Abstracts séléctionnés 2017

An Atomistic Description of the γ‑Alumina/Water Interface Revealed by Ab Initio Molecular Dynamics.
B. F. Ngouana-Wakou, P. Cornette, M. Corral Valero, D. Costa, and P. Raybaud.
Journal of Physical Chemistry 121 C, 2017, 10351−10363.

We report ab initio molecular dynamics (AIMD) simulations of the (100) and (110) γ-Al2O3/water interfaces at 300 K, using two sets of supercell models for each surface and two time lengths of simulation (10 and 40 ps). We first show that the effect of liquid water on the vibrational frequencies of hydroxyl groups at the interface varies according to the type of surface. This trend is explained by two key parameters affecting the interaction of both surfaces with water: the nature of the OH groups (i.e., μ1-OH, μ1-H2O, μ2-OH, and μ3-OH) and H-bond network among surface OH groups. The hydroxylated (110) surface favors the local structuration of water at the interface and the solvation of its μ1-OH and μ1-H2O groups by water similarly as in bulk liquid water. By contrast, on the (100) surface, a stronger H-bond network among μ1-OH and μ1-H2O groups reduces the water/surface interaction. We illustrate also how the interfacial interacting sites are spatially organized on the surfaces by two-dimensional maps of O–H distances. On both surfaces, the interfacial water layer orientation is predominantly Hup–Hdown. For long AIMD simulation time, Grotthuss-like mechanisms are identified on the (110) surface.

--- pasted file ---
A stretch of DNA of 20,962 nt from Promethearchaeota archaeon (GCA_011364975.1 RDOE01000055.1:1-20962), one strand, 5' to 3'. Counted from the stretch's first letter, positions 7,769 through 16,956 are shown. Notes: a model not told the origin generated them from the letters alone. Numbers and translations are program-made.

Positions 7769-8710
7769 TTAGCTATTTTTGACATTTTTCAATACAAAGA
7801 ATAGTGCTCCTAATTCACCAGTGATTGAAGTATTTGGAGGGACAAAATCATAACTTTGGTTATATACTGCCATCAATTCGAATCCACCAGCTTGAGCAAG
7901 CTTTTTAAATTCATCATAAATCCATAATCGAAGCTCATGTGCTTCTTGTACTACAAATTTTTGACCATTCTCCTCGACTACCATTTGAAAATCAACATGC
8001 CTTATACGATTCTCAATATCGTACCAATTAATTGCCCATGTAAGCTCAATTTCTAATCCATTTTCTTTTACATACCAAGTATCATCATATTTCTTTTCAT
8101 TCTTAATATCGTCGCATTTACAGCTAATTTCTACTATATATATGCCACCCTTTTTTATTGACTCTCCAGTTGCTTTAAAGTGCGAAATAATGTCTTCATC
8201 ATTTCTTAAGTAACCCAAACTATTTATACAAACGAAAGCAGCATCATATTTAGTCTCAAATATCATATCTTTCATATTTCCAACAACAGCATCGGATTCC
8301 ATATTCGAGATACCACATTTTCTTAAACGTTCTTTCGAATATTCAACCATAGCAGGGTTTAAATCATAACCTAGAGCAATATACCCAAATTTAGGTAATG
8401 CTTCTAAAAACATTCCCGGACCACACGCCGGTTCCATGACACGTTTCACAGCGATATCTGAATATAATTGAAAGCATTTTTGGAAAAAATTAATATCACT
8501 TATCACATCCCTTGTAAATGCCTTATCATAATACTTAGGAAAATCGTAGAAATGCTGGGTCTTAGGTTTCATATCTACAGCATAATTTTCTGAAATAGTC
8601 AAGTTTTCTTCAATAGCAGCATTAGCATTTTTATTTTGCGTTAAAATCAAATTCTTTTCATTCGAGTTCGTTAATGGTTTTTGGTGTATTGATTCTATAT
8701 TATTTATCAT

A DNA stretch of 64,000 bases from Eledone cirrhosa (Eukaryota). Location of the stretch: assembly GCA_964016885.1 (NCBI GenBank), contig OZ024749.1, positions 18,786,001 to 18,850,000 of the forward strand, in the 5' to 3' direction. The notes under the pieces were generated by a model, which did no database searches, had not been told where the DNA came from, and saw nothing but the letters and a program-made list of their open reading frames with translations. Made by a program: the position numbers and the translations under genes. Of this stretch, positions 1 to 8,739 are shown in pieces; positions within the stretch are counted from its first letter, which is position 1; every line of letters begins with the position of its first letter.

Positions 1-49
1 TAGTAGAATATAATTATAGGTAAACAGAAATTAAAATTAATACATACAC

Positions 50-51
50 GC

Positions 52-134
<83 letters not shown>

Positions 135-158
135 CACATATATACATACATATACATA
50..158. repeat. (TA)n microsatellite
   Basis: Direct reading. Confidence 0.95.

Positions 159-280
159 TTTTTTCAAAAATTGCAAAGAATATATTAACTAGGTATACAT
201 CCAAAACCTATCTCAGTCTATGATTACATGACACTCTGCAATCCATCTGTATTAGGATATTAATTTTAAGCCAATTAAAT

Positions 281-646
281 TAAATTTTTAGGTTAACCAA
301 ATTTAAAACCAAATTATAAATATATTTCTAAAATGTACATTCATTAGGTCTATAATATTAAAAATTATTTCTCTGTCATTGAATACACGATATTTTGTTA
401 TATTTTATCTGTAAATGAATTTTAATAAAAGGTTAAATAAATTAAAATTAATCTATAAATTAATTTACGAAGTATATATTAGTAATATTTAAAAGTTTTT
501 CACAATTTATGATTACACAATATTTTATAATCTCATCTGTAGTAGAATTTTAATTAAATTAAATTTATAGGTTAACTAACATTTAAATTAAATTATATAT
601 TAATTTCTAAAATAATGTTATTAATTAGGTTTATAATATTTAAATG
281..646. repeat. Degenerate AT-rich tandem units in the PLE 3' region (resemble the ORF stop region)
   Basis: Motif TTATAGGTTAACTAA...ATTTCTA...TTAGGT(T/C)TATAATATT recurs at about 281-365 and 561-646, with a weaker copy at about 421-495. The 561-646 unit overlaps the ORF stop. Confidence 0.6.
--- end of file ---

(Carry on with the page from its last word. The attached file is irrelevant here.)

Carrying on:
Strategies for the Growth of Large-Scale Self-Organized Structures. Wiame, F. Thin Solid Films 2017, 642, 258–275. https://doi.org/10.1016/j.tsf.2017.09.026.

Nanostructured surfaces are of fundamental importance in an ever-increasing number of applications. Strategies based on self-organization are a promising route for the controlled fabrication of nanostructured objects. Indeed, self-organization appears to be a much more frequent behavior than presumed and could be seen as a rule more than an exception. Nevertheless, in order to be practical and usable, the ability to tailor the size and dimensionality of the grown nanostructures is a prerequisite. This involves a full understanding of the fundamental aspects controlling self-organization mechanism.
The parameters governing the growth of self-organized surfaces are not yet fully understood. This may explain why their use is still limited. This review discusses a prototypical self-organized surface, namely, the O/Cu(110)-(2 × 1) surface and identifies the parameters which control the self-organization process and how they can be tuned. It is shown how these parameters can be varied by controlled co-adsorption of species at the surface in order to tailor the self-organization process and extend the range of achievable nanostructures.